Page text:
To charge an electric car, you will need to plug it into a charging point. In the world there are four main sources for power you can find : at home, at work, public spots and service stations. Sometimes, you will need to have your own separate charging cable, , you will also need to use a higher powered charger if you have a long drive. The charging process is simple, plug in the charger to start charging Depending on the location.
The charging ecosystem
Charging an electric car is different from filling up a petrol / diesel car with gasoline; electric vehicles can get charged whenever they park and return to the vehicle with a full battery.
It’s always better to think “where do I always park?” and look for the available charging points in these places . For many people that means home, then work, and then go somewhere else.
Sometimes you will need to drive past the remaining distance on your battery and need to charge on the way with a fast and powerful charger.
Charging an electric car at home
As long as you have an off road parking lot, you can charge your electric car at home by installing a dedicated home charger. This is usually the best place to charge, especially if you can’t connect all night. A home charging point will offer you the fastest charging speed possible, typically between 10 and 30 miles range per hour. if Wi-Fi is active , you can access to smart features such as power monitoring and software updates. Most home chargers have a cable attached, which you simply plug into your car to start charging. Home chargers are available with a ‘Type 2’ socket that accepts a separate cable and connects to your car in the same way. These different cables are provided by the car manufacturer but if you did not get them or need a backup, you can buy them when you order your home charger. Electric cars can also be plugged into a standard 3-pin home plug, but it will it take a long time to charge and sockets do not have the necessary safety features for a home charger, so it is not considered the best thing to do.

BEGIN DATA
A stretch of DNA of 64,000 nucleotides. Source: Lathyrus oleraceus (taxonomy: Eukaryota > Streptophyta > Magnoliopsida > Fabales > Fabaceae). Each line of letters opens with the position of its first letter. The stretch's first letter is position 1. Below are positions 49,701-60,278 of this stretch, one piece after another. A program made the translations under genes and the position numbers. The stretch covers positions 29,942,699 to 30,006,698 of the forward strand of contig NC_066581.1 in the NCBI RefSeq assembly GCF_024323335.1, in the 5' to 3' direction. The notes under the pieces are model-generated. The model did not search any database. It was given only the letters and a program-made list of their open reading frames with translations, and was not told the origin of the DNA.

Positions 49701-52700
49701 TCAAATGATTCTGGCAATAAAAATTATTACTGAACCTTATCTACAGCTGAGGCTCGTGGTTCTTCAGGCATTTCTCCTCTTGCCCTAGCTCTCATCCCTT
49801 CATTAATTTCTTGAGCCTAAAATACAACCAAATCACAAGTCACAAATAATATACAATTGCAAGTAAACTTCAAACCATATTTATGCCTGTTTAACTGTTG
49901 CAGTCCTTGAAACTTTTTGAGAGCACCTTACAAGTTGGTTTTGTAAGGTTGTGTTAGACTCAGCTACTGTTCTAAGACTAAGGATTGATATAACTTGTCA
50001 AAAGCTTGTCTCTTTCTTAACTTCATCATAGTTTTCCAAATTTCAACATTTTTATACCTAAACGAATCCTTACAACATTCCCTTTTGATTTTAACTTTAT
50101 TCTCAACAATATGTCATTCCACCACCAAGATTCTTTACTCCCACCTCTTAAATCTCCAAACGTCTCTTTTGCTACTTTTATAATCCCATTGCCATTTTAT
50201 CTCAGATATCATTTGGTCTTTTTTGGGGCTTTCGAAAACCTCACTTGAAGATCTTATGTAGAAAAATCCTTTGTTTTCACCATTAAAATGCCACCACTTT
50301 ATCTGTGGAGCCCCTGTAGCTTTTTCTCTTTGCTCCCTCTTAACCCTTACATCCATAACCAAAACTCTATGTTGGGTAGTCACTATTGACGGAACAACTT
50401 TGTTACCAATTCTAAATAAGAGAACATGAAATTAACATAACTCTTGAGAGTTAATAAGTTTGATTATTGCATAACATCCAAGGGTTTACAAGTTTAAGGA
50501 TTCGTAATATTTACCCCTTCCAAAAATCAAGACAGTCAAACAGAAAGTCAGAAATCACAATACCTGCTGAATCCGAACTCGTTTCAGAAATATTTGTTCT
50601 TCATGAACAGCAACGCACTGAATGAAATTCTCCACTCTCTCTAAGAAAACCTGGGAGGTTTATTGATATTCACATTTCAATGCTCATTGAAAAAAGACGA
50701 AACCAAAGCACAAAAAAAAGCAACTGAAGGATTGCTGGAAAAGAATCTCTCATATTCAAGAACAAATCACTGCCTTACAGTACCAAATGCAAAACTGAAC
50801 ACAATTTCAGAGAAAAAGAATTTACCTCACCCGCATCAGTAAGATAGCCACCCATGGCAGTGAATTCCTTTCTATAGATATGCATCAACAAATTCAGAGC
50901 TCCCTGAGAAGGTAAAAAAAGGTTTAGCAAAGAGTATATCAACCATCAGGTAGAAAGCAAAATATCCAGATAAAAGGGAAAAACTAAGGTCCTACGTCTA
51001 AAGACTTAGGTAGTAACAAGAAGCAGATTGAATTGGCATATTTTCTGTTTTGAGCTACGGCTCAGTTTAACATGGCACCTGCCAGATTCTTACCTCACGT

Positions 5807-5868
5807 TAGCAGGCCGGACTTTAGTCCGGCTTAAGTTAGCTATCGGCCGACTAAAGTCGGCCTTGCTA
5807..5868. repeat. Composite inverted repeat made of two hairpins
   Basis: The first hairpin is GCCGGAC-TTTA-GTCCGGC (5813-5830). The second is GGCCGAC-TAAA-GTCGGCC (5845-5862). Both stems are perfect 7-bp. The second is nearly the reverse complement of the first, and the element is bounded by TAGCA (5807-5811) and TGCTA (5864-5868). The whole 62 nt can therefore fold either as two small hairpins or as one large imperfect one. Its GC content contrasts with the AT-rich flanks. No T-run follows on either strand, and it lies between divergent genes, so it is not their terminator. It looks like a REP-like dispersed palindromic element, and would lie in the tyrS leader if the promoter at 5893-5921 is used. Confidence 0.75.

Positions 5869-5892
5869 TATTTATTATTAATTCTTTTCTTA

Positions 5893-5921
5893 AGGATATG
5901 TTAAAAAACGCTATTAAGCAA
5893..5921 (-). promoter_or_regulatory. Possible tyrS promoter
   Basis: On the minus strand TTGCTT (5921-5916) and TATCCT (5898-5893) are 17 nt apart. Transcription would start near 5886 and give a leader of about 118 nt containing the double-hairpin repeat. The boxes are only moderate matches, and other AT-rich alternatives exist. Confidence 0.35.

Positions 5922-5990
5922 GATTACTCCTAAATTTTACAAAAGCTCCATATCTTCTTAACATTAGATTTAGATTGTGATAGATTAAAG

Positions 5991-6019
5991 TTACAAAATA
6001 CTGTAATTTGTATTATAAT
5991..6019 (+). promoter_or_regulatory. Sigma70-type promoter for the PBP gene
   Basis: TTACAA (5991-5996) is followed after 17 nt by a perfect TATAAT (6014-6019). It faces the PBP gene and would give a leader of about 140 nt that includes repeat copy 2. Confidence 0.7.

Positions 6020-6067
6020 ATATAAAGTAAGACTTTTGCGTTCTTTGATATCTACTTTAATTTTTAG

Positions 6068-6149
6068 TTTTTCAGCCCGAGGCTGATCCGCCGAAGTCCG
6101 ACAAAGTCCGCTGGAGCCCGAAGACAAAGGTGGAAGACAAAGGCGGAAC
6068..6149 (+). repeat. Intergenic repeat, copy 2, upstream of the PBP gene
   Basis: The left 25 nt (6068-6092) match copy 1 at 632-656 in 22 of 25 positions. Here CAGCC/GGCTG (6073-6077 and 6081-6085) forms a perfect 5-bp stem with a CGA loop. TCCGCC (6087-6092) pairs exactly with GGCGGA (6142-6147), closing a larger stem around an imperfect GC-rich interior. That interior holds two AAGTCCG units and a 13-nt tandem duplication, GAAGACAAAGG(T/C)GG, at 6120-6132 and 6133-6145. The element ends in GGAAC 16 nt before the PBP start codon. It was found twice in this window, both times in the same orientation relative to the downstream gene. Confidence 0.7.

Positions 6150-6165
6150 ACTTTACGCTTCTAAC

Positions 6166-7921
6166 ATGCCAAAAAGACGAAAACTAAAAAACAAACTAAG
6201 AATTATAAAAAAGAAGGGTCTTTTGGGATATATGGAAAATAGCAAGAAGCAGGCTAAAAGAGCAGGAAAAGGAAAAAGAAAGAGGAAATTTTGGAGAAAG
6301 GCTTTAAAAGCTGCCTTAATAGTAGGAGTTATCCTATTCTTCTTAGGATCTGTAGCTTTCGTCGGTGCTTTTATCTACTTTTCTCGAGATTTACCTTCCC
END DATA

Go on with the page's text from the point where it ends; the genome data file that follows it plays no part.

Charging an electric car at work
It is very easy to charge at work, because, like charging at home, your car is usually parked for a long time during the day. Many organizations now include charging stations for staff and visitors as a benefit, for reasons of sustainability or to facilitate switching to electric vehicles. On-demand chargers usually provide the same charging speed as the home charger and usually have a universal “Type 2” socket, which means you’ll need to take your cable to the units. Depending on your organization’s preferences, your billing may be initiated by simply connecting it, such as a home charger, or by using an RFID swipe card or app on your smartphone. Sometimes your workplace may include 50kW fast chargers, but in terms of cost, these can often be used more widely, back to normal cars, than staff cars.
One of the strongest incentives for employers who install charging stations in the workplace are EV drivers (and wannabe drivers) to meet and talk to the HR team to request charging stations as an employee benefit.
Charging an electric car in public places
You can charge your car when it is parked in public places, such as a supermarket, gym, cinema, shopping malls, car parks in the city center – to say the least. It is not uncommon for you to have to charge your battery fully at the destination, but charging frequently means that you do not have to go down or have to wait while your battery is fully charged. The charging stations usually provide 7kW charging, which provides a distance of 20-30 miles per hour connected to battery-powered electric vehicles (BEVs). Many of them are provided free of charge by businesses that use them as an incentive to visit their properties. You will need to bring your charging cable and you usually need to download the smartphone app to start your charging (although in some cases it is as easy as just connecting). Some older chargepoints require you to send an “RFID” access card, however these are gradually eliminated, as they do not provide temporary access to drivers.
Charging an electric car on long distance journeys or in emergencies
On long distances you will find that there are times when the distance left on your battery will not get you where you are going. In this case you can use the network of high-powered fast chargers (43-350kW) available at train stations and elsewhere throughout the UK. This is known as router charging. Because they are expensive, and emit a lot of electricity in a short time, fast chargers are usually provided with a paid base. Cables are always tied to 43kW + units, so you do not need to bring your cable to them. There are 3 types of fast charging connectors, depending on your car. Modern fast chargers offer all three levels or at least both DC levels. In some cases you may find that the battery is running low due to excessive local drive and you need emergency charging. Fast chargers are also ideal for this purpose and if you are not near a car service station, they can be found in convenient places like car parks in supermarkets.